Simeon was there. He took the child in his arms and praised God, saying, “Sovereign Lord, now let your servant die in peace, as you have promised. I have seen your salvation, which you have prepared for all people. He is a light to reveal God to the nations, and he is the glory of your people Israel!” Luke 2:28–32 (NLT)

Herod was furious when he realized that the wise men had outwitted him. He sent soldiers to kill all the boys in and around Bethlehem who were two years old and under, based on the wise men’s report of the star’s first appearance. Matthew 2:16 (NLT)

One event, and two extremely different reactions. Great rejoicing versus great fear and evil toward the innocent children. Do you ever wonder how and why this happens? What is there within people that causes them to turn from the light and hide in the darkness? I am reminded of the opening lines to Charles Dickens’ classic novel, A Tale of Two Cities:

“It was the best of times, it was the worst of times,  it was the age of wisdom, it was the age of foolishness,  it was the epoch of belief, it was the epoch of incredulity,  it was the season of Light, it was the season of Darkness,  it was the spring of hope, it was the winter of despair,  we had everything before us, we had nothing before us, we were all going direct to Heaven, we were all going direct  the other way–in short, the period was so far like the present period, that some of its noisiest authorities insisted on its being received, for good or for evil, in the superlative degree of comparison only.”

For Simeon, the heavenly hosts as well as all the saints down throughout the ages, “it was the best of times.” The advent of the Messiah was the pivotal event in all of history. Simeon declared, “I have seen your salvation, which you have prepared for all people.” As Mary and Joseph, the shepherds and the wise men celebrated the birth of Jesus, “Immanuel, God with us,” the forces of darkness were seething with rage and plotting against “God’s Anointed One.”

While many have an image of the Nativity as peaceful and serene as portrayed in carols like “Silent Night, Holy Night” or “Away in the Manger,” in the spiritual realm this was a declaration of war. Light was invading the darkness; hope was confronting fear and despair. Prisoners’ chains were about to be loosed; broken bodies were about to be healed and things would never be the same.

Sentimentality will obscure the true meaning and significance of what happened in the manger of Bethlehem. We may prefer “Peace on earth to men of goodwill,” but Jesus said: ““Do not suppose that I have come to bring peace to the earth. I did not come to bring peace, but a sword…” Matthew 10:34 (NIV). Ultimately, there will be peace because while the outcome is not in doubt, for us the battle is still raging.

Undoubtedly, there are some who would prefer not to contemplate the magnitude of the conflict at this time of year. They would prefer to exchange presents, visit with family and friends in the warm glow of candles and Christmas lights. We do not really have that option because the enemy is doing all within his power to remove the true meaning of Christmas from the public consciousness.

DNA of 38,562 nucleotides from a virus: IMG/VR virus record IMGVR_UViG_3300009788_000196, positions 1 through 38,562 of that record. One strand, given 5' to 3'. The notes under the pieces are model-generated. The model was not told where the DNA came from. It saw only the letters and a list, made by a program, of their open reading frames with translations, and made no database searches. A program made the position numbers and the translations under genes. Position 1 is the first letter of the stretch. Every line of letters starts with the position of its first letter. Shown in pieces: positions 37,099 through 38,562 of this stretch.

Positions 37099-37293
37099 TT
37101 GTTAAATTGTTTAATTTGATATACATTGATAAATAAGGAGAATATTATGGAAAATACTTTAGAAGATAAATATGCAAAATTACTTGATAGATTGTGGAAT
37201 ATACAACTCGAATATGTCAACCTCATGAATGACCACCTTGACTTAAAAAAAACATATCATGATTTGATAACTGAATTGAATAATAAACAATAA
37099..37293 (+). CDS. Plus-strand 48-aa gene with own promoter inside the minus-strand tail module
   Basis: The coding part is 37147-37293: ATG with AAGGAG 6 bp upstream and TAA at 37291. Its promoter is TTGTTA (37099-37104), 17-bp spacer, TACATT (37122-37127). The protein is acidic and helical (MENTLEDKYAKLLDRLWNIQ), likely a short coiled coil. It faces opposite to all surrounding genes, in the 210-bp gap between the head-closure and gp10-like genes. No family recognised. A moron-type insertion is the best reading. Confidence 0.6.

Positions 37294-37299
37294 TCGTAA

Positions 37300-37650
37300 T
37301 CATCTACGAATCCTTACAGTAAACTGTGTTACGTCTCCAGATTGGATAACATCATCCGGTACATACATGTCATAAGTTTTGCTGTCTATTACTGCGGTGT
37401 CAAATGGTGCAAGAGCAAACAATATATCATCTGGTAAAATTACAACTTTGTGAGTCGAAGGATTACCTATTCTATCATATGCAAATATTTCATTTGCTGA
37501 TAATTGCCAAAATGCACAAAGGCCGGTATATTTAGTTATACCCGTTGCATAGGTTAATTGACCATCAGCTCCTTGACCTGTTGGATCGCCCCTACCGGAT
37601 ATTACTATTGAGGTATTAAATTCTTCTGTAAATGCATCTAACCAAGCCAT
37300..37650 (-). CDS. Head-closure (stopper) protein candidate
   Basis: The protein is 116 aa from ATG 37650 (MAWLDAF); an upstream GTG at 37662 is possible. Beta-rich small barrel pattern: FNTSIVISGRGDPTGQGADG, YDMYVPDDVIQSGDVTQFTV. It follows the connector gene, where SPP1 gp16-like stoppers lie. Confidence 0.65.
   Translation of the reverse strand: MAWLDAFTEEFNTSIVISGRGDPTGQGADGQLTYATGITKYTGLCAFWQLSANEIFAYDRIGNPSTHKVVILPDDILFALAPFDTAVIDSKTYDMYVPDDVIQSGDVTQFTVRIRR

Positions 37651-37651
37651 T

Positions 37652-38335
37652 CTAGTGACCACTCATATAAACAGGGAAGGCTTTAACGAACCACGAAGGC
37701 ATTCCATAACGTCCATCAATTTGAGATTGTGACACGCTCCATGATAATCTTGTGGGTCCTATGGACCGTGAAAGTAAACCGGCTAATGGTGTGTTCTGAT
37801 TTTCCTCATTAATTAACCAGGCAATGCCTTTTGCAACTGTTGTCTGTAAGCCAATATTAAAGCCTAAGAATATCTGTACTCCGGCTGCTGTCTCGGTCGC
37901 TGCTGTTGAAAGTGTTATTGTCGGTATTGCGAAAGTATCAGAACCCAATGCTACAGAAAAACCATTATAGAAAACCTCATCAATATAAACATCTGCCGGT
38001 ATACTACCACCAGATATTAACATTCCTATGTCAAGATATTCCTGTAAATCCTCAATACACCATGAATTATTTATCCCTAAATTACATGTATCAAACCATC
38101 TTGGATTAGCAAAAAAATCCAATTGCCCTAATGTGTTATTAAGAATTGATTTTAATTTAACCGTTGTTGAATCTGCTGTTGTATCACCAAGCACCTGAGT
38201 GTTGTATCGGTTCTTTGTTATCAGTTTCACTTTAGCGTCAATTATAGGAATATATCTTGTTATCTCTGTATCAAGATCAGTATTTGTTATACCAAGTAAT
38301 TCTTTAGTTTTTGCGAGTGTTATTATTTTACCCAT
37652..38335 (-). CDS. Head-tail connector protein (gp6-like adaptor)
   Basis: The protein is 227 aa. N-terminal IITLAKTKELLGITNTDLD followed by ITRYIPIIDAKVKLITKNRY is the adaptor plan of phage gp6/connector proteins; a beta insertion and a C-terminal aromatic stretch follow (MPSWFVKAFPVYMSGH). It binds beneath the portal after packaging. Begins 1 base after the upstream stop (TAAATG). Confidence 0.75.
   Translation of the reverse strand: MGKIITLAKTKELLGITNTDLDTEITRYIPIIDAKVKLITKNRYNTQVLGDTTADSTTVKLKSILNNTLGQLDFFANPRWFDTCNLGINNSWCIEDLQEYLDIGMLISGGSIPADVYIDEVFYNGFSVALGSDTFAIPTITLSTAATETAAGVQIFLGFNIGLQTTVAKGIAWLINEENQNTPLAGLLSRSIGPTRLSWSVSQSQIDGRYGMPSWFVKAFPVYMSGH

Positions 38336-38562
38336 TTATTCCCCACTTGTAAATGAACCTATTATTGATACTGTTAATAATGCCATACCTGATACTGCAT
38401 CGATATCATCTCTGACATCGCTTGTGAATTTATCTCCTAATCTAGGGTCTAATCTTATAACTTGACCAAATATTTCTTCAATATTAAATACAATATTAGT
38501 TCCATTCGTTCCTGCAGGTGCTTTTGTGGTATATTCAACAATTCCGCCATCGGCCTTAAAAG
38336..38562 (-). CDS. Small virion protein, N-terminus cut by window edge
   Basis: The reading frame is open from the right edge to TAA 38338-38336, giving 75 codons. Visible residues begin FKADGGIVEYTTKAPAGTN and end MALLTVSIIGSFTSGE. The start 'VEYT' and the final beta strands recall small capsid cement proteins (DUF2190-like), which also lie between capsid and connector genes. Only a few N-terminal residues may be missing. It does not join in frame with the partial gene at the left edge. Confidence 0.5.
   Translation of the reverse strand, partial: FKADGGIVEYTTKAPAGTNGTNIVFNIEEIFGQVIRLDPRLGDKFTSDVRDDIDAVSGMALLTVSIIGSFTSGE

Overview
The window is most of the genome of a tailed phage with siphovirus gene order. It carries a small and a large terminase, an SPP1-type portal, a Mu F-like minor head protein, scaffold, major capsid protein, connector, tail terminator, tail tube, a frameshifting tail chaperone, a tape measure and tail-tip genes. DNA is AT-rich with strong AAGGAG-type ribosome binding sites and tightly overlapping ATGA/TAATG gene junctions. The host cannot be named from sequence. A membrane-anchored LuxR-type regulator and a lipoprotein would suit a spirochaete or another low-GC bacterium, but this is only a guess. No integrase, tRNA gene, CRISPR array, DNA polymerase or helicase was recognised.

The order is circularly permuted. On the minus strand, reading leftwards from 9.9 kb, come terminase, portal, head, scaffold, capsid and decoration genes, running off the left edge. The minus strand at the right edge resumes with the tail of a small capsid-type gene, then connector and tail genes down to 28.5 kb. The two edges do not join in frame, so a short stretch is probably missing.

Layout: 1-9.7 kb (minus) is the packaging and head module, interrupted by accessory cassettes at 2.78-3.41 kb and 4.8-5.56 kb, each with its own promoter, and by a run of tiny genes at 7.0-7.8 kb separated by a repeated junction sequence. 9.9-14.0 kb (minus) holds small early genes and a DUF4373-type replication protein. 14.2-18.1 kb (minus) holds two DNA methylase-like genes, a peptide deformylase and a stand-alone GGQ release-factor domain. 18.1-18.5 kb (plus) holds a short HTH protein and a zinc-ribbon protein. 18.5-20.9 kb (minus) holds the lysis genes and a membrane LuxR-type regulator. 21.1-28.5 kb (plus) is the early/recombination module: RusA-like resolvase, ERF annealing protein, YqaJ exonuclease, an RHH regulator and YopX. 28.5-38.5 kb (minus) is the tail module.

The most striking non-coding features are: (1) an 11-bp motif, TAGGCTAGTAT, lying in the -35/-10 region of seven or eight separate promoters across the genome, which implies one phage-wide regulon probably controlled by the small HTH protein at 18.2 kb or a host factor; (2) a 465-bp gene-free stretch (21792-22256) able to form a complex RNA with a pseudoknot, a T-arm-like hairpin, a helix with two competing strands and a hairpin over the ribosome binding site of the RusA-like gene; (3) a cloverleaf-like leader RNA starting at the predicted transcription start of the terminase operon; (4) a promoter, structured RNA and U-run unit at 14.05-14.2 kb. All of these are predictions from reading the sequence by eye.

This is the verdict: Light has come into the world, but people loved darkness instead of light because their deeds were evil. John 3:19 (NIV)

For those who have a pessimistic view of the future of this world, it might be quite natural to resign oneself to the inevitability of the encroaching darkness. If on the other hand, we believe that the greatest revival is still ahead of us, then it is incumbent upon us to continue to “let our light shine before others…” In the face of deeper darkness, the light will shine even brighter.

The light shines in the darkness, and the darkness can never extinguish it. John 1:5 (NLT)

Let us also draw encouragement from the words of Isaiah:

“Arise, shine, for your light has come, and the glory of the Lord rises upon you. See, darkness covers the earth and thick darkness is over the peoples, but the Lord rises upon you and his glory appears over you. Nations will come to your light, and kings to the brightness of your dawn. Isaiah 60:1–3 (NIV)

For those who love darkness, the Light coming into the world is perceived as “the worst of times,” yet for we who believe, “it is the best of times.” “Joy to the world, the Lord is come. Let Earth receive her King.”

 

Steve Ekeroth

2 Comments

  1. Stan E DeKoven on December 17, 2020 at 11:30 am

    John 1:5 is one of my favorites…The darkness can never extinguish the light…and we are the light of the world.

    Merry Christmas friend….and goodbye 2020…and hello and thank the Lord for 2021…. always, the best is yet to come!

  2. J Kamberidis on December 17, 2020 at 2:09 pm

    Very encouraging and timely.

    It is the best of times for those who wait in expectancy for Him, for those who love His appearing.

    .

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